Last week I attended an event hosted by the Australian Human Rights Commission and Telstra as a guest panelist. At the event they released a suite of free online resources to help employers embrace diversity and prevent discrimination in the workplace called the ‘Good practice, tadalafil good business’ resources.
It was a very good event where we discussed ways and means for communication with small business people and also discussed what we at COSBOA see as impediments to a fair and inclusive workplace. This included issues around FBT on childacre and gym membership as well as the impact of paid parental leave processes on our workload and the importance of including home based business people and independent contractors in the health agenda.
At the event the Australian Human Rights Commission President Professor Gillian Triggs said it was the first major initiative under the Commission’s new priority area of working with business on human rights.
“We have made a commitment to work more closely with employers and the private sector around human rights issues within the workplace,” Professor Triggs said.
“We are in a unique position to understand the relationship between business and human rights through our complaint handling process.
“It is through the 20,000 enquiries and around 2,200 complaints that we receive each year under five pieces of legislation that we are able to observe the extent to which businesses are pivotal to achieving practical human rights outcomes in Australia.”
The Good practice, good business resources is designed to provide practical advice on a range of issues including recruitment and retention of older workers, gender equality, sexual harassment, race discrimination, employment of Aboriginal and Torres Strait Islander peoples, employment of people with disabilities, domestic and family violence, mental illness and supporting carers in the workplace.
The resources are available for free on the Commission’s new employers’ hub – a ‘one-stop-shop’ for Australian businesses.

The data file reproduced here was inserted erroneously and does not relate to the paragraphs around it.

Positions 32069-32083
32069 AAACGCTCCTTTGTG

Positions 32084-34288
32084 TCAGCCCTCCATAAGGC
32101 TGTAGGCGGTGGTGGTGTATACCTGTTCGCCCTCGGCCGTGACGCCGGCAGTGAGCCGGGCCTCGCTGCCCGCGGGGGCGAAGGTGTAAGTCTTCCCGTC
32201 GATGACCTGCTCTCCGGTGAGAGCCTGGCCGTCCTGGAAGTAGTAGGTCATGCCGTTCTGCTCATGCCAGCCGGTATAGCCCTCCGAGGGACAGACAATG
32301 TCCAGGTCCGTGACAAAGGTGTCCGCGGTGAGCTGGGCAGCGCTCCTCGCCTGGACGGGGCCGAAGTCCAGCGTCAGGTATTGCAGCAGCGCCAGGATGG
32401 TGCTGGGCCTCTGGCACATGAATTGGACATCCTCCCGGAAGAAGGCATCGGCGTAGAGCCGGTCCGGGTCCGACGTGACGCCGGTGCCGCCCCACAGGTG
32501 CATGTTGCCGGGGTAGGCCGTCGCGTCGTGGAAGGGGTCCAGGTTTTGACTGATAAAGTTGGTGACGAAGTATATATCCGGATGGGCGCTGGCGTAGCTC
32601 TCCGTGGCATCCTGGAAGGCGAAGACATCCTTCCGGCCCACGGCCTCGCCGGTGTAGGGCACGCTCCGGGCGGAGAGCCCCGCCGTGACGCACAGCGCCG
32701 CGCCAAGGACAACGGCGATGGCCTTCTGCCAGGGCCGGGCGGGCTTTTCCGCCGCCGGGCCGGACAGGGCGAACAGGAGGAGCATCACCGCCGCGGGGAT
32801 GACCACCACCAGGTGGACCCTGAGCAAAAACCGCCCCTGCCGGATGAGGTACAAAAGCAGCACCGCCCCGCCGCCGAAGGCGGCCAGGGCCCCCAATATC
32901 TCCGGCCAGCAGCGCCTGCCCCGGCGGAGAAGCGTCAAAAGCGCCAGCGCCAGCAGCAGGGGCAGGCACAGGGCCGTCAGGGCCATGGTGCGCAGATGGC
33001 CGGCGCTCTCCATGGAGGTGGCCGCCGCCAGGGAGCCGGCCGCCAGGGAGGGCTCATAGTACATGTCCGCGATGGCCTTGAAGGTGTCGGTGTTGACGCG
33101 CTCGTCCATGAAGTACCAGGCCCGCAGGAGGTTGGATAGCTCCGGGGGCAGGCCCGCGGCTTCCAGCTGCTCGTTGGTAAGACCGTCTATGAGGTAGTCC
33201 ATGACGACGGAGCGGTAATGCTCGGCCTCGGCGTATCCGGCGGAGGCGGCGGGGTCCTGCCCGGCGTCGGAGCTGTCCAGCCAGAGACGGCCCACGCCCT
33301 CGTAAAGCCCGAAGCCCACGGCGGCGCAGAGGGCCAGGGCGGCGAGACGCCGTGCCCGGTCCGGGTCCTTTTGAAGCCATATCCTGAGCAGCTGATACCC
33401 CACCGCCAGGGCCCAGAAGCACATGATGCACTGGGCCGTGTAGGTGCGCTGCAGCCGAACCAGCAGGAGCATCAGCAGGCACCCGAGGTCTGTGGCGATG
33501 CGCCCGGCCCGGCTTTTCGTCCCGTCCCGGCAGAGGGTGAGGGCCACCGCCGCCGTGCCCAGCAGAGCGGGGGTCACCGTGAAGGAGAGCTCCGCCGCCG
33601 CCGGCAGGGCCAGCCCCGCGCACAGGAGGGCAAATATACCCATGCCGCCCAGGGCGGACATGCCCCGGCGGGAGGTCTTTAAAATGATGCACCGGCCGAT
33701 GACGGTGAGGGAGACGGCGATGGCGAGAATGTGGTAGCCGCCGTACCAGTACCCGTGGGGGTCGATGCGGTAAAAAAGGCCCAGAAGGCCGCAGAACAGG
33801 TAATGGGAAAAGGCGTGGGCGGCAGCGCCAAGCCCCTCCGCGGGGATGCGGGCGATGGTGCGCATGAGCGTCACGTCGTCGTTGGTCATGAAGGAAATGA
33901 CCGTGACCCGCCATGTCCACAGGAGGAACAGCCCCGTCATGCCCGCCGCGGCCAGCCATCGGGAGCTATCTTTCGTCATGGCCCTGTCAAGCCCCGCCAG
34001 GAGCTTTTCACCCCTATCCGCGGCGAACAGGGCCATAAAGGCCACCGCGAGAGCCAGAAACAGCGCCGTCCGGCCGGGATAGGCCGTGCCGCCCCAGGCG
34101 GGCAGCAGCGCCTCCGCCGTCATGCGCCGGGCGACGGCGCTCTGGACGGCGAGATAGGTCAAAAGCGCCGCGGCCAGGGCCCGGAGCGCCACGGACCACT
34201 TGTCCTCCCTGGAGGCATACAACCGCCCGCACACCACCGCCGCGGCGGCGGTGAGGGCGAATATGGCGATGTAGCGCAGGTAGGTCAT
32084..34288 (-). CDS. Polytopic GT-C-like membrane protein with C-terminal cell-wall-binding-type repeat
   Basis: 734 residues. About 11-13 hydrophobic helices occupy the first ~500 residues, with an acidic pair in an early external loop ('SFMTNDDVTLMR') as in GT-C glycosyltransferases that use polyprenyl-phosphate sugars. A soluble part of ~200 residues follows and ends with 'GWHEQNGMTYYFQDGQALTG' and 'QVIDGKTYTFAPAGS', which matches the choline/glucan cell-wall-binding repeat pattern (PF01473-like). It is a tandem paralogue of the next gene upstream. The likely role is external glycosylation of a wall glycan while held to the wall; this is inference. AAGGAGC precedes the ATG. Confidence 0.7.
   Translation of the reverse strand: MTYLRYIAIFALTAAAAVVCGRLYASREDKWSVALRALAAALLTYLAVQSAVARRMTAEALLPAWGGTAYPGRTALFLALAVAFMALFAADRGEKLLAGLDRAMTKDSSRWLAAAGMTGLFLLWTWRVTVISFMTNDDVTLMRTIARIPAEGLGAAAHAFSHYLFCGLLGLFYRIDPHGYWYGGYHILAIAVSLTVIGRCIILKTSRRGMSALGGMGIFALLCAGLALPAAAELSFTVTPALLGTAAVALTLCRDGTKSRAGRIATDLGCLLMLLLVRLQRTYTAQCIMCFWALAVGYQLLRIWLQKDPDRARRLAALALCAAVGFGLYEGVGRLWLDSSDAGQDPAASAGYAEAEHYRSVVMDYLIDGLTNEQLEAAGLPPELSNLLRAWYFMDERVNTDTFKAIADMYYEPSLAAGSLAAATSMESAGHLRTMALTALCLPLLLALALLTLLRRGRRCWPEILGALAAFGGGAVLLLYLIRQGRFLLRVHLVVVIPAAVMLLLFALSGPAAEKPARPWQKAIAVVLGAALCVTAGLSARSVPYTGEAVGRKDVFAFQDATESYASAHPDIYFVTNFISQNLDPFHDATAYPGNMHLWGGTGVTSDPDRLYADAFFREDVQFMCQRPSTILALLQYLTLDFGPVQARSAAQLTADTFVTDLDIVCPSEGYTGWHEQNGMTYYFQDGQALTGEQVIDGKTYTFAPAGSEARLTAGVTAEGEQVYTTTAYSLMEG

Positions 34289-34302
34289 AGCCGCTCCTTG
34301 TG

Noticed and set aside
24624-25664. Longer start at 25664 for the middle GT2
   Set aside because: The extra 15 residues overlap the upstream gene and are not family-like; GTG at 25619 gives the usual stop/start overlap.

Professor Triggs said research conducted in Australia and overseas indicates that there is a strong business case for promoting diversity in the workplace.
“The evidence tells us that a diverse workforce is one that is creative, innovative and leads to improved responsiveness and performance,” Professor Triggs said.
“From a risk management perspective, it is also essential that Australian businesses understand their legal obligations in relation to discrimination in the workplace.”
Telstra Business Group Managing Director Will Irving said the Good practice, good businessinitiative offers value for all businesses regardless of their size.
“Diversity and eliminating discrimination should be of importance to every employer, whether you have a workforce of 35,000 employees, 350 or a staff of three,” Mr Irving said.
Professor Triggs also announced the launch of the Commission’s Business and Human Rights Network, a voluntary informal forum for information exchange and discussion on human rights and business.
“The network will support members to promote diversity and prevent workplace discrimination, and embrace the human rights challenges and opportunities faced by employers,” Professor Triggs said.
For more information or to access the free resources visit www.humanrights.gov.au/employers